Converting Broadcast radio to ATC receiver

Discussion in 'Wireless & RF Design' started by MarkL, Jan 6, 2010.

  1. MarkL

    Thread Starter New Member

    Jan 6, 2010
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    First of all, I am a pre-beginner at all this and don't pretend to know the difference between AM and FM, so be gentle.
    I live close enough to BWI airport to monitor the tower, ground control, Patomac Approach and departure as well as some enroute traffic control. Some of my antiques have selectivity that allows me to hear Tower,119.4, and approach on the same radio, but ground control,121.9, is a stretch, and requires a second radio. enroute and departure would require additional radios to monitor them all, although it would get pretty busy. Can an FM radio, 88 - 108, be re-tuned to receive the air band, 108 - 133? I was searching on eBay the other day and saw an ad "CONVERT YOUR RADIO INTO AN AIRCRAFT BROADCAST RECEIVER". For six dollars the author will impart his knowledge and wisdon to me. I'm afraid the wisdom will be to go buy another antique receiver. I wouldn't want to spend six bucks on that. Over the years I've been told that aviation com. is AM even though the freqs. are in the FM range. Maybe you can see where I get confused. If it's a matter of sticking a screwdriver in an "IF can" I may be able to handle it. If I have to take nail clippers to a winding, I'm gonna need a partner. My bet is someone out there knows and is patient enough to tell me.
     
  2. blueroomelectronics

    AAC Fanatic!

    Jul 22, 2007
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    Easier just to buy an aviation receiver. Radio Shack used to carry lots of them before the internet became popular :)
     
  3. MarkL

    Thread Starter New Member

    Jan 6, 2010
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    Thanks, I guess. I take that as a no. Re-tuning is not a solution. I seem to hang on the trailing edge of technology.
     
  4. Wendy

    Moderator

    Mar 24, 2008
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    Actually there is a way, but it is pretty technical. You move the frequencies to the FM band with a down converter. Look up the term heterodyne on Wikipedia.
     
  5. MarkL

    Thread Starter New Member

    Jan 6, 2010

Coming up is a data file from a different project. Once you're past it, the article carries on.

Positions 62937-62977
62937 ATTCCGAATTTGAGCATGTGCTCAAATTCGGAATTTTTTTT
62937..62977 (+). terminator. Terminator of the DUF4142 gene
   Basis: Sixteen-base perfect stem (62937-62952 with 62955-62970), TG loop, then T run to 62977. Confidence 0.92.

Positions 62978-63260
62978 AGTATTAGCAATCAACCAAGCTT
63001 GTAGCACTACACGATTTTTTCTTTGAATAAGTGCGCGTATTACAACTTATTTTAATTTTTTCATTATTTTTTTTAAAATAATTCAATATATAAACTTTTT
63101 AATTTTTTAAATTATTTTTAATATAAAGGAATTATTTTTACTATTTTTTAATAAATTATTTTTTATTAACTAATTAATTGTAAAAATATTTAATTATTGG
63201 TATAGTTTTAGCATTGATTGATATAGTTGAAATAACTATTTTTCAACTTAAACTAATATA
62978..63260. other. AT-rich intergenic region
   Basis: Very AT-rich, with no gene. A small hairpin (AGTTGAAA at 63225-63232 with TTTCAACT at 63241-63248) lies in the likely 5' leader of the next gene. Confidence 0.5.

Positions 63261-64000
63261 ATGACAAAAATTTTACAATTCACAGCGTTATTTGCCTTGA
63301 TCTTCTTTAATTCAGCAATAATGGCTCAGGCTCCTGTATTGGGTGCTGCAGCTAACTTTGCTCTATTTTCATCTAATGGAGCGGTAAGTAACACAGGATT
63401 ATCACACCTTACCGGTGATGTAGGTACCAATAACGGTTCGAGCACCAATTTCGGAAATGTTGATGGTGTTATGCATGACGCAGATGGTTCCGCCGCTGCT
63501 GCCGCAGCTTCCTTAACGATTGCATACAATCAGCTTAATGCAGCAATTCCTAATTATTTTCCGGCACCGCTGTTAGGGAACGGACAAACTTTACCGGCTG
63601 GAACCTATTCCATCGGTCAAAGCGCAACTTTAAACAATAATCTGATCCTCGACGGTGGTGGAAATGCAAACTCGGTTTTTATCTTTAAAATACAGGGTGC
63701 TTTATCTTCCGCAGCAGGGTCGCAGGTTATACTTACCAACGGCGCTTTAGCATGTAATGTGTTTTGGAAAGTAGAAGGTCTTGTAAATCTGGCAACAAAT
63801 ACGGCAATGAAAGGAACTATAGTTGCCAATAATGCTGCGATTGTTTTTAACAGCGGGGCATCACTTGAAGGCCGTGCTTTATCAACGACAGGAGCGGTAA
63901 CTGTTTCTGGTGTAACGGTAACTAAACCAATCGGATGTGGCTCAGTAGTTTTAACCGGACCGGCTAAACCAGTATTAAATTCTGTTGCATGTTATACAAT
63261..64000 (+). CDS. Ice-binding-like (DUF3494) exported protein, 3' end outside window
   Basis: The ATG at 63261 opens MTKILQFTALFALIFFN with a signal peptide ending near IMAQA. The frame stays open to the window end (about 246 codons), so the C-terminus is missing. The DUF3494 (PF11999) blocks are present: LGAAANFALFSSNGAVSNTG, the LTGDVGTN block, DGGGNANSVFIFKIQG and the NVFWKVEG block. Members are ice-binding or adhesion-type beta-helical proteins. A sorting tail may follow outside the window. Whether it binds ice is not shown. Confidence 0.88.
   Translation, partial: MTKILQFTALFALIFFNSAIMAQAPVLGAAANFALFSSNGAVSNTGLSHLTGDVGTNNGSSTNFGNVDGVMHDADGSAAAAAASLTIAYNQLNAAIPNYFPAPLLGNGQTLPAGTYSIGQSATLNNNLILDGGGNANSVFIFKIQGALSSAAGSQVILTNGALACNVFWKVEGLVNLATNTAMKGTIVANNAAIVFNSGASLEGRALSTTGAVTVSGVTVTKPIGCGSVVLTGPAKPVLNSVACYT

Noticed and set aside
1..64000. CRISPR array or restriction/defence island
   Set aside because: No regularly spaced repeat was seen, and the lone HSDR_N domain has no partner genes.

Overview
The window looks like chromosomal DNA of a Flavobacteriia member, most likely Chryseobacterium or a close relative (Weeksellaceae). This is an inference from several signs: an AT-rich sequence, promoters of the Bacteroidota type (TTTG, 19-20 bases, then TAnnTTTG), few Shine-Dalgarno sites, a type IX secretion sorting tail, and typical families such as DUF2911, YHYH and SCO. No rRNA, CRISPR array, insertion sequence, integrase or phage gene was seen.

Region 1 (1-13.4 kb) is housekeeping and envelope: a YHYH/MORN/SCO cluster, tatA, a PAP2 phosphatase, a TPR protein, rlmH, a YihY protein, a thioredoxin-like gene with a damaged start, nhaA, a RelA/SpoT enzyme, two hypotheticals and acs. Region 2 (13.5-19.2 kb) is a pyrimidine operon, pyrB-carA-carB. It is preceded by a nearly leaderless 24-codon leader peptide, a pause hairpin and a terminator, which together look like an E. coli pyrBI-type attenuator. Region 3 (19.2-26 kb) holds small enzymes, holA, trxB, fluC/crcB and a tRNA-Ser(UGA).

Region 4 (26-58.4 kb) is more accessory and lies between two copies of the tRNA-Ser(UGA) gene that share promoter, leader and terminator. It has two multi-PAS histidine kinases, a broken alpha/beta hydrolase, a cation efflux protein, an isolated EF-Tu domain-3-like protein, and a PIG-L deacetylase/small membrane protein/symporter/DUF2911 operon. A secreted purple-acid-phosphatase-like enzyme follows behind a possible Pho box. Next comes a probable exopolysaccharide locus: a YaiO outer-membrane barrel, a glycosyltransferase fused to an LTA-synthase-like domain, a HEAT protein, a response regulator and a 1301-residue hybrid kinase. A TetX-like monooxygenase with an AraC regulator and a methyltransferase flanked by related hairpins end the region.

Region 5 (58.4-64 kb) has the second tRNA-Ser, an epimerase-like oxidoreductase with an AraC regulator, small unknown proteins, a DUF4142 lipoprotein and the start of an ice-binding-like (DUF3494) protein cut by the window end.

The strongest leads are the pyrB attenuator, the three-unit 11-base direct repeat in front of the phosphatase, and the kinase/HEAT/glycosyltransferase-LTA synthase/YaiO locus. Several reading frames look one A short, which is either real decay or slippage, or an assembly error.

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    As complicated as the Wikipedia article sounded, it is probably understated and way over my head and abilities. Thanks for adding to the explanation. As an engineer you'll understand, 'when you know what you don't know you half way through.' I'm hardly a quater of the way then. heheh I have a feeling Blueroomelectronics had the solution.

    Thanks again,
     
  6. maxpower097

    Well-Known Member

    Feb 20, 2009
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  7. bertus

    Administrator

    Apr 5, 2008
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    hello,

    You could also make a converter using a NE602.
    The oscillator can be 20 Mhz, this will subtract 20 Mhz from the recieving signal.
    So the scale from 88 to 108 becomes 108 to 128.

    Greetings,
    Bertus
     
  8. jpanhalt

    AAC Fanatic!

    Jan 18, 2008
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    Isn't aircraft radio AM?

    John
     
  9. eblc1388

    Senior Member

    Nov 28, 2008
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    AM is used, I was told for another reason.

    With FM, when there is no signal, the noise is unbearable and thus a squelch circuit is needed. This effectively silence the audio output with no radio signal presence.

    Apparently a little bit of noise from an AM radio, with a correctly adjusted squelch level, is more comforting than silence which also happens when the power is off, someone turned down the volume, radio is faulty or whatever.
     
  10. jpanhalt

    AAC Fanatic!

    Jan 18, 2008
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    The OP wanted ATC communications, presumably just tower and approach based on his location near BWI.

    John
     
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